Mr. Donald Trump opposes Common Core State Standards (known as Common Core) because: “It’s all been taken over now by the bureaucrats in Washington.” Unfortunately for Mr. Trump the Common Core program is a state program, not a federal one. The standards which make up Common Core were developed by state governors and education leaders and allegedly provide the skills that students should grasp. How they are taught is left to the states. It is true, however, that while the federal government did not mandate adoption of Common Core by states, it did strongly encourage adoption through its Race To The Top education grants given to states that did.

Trump rally violence

Mr. Donald Trump hoped that he had not encouraged violence at his rallies. While Mr. Trump may “hope”, his words certainly do encourage violence. Here are a few:

  • I’d like to punch him in the face.” as a protester was removed from a rally in Las Vegas and the audience cheered.
  • At a rally in Iowa: “If you see somebody getting ready to throw a tomato, knock the crap out of them, would you? Seriously. Okay? Just knock the hell — I promise you, I will pay for the legal fees.
  • At a rally in Alabama, a man wearing a “Black Lives Matter” t-shirt was kicked and punched by a gang of men. When asked about the incident, Mr. Trump commented that: “Maybe he should have been roughed up because it was absolutely disgusting what he was doing.
  • At a rally in Michigan during an interruption: “Get him out. Try not to hurt him. If you do I’ll defend you in court.
  • At a rally in North Carolina after an interruption: “See, in the good old days this didn’t use to happen, because they used to treat them very rough. We’ve become very weak.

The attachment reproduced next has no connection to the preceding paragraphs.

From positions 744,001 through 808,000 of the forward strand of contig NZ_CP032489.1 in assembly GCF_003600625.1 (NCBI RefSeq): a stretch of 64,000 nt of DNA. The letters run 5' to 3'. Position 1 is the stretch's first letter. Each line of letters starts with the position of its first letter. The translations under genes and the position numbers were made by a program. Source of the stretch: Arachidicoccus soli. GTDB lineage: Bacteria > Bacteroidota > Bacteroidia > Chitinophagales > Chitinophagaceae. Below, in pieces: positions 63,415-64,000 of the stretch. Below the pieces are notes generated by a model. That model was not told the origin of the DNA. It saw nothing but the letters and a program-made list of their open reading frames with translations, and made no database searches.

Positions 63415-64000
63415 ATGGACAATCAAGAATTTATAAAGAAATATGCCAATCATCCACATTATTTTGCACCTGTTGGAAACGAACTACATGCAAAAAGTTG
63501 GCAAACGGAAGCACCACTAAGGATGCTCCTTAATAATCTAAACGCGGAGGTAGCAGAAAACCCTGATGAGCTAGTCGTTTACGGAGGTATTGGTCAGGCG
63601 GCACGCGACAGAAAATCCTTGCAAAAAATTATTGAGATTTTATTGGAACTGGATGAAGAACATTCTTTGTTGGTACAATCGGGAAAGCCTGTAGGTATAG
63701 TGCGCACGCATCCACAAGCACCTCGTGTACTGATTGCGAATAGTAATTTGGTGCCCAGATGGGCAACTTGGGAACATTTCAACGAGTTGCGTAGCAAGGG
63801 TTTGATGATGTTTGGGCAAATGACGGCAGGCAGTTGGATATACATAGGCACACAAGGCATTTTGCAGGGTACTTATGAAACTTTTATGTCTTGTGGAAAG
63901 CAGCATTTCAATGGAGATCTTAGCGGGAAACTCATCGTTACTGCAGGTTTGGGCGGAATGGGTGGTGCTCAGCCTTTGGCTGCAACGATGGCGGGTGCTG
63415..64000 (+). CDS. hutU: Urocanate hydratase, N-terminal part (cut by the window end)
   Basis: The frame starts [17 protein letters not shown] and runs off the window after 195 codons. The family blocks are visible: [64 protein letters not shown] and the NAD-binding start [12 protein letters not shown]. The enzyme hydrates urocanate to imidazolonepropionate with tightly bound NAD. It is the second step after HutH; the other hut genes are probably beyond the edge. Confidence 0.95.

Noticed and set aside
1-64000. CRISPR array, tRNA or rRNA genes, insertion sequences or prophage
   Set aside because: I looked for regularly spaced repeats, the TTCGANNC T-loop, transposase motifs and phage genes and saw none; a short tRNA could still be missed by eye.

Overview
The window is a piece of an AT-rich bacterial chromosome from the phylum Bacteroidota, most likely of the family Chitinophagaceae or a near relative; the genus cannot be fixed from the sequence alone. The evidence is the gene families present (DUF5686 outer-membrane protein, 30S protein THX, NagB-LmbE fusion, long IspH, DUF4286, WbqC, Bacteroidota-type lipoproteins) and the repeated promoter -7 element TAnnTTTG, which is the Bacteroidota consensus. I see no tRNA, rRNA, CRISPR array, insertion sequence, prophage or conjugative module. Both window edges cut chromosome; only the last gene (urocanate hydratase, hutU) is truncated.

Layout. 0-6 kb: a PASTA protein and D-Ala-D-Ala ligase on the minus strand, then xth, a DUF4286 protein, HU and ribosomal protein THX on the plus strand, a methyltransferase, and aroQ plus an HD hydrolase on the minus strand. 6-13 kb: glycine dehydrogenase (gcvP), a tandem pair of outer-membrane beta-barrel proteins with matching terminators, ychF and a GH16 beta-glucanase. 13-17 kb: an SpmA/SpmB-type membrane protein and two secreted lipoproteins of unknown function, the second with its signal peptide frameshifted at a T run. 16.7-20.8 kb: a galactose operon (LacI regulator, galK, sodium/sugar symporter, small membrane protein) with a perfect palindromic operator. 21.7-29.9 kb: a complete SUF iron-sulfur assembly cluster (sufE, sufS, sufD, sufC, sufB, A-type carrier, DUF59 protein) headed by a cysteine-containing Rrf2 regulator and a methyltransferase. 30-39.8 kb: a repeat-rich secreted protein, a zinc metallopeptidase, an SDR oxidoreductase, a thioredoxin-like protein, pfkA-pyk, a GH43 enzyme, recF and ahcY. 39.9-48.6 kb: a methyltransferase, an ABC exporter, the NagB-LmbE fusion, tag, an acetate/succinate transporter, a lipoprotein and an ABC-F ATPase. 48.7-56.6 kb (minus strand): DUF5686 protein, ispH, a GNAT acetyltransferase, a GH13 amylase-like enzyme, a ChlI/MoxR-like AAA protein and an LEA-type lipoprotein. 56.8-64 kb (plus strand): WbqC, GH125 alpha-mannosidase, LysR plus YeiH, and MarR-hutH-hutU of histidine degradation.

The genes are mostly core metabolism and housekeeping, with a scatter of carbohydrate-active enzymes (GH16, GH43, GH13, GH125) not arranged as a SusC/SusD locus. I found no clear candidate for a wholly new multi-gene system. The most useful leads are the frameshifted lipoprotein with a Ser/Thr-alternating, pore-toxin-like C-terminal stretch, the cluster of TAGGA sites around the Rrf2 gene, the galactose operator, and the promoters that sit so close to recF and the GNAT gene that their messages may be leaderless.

• After 2 Boston men were arrested for beating a homeless Latino man with a metal pole because: “Donald Trump was right — all these illegals need to be deported.“, Trump remarked: “I will say that people who are following me are very passionate. They love this country and they want this country to be great again. They are passionate. I will say that, and everybody here has reported it.

saudi arabia flag

Mr. Donald Trump claimed that the US is being short-changed from its defense partnership with Saudi Arabia: “Saudi Arabia was making a billion dollars a day and we were getting virtually nothing to protect them.” In fact, the US has no treaty with Saudi Arabia requiring it to defend the Kingdom in case of attack, though it has alliances. The US military also has advisers based in the Kingdom but no troops. Moreover, US companies have received tens of billions of dollars from arm sales to the Kingdom. It should also be noted that the Kingdom paid the US $16B for its military assistance during Iraq’s invasion of Kuwait.


Mr. Donald Trump criticized the Obama administration in its fight against ISIS claiming that: “We’re not knocking out the oil because they don’t want to create environmental pollution up in the air.” However, while the US military has indicated a desire to limit unnecessary collateral damage such as pollution, there is a primary need not to destroy an energy resource for the government to emerge from the civil war. Such resources would minimize or even eliminate the need for US foreign aid in rebuilding the country.

Politically unbiased yours,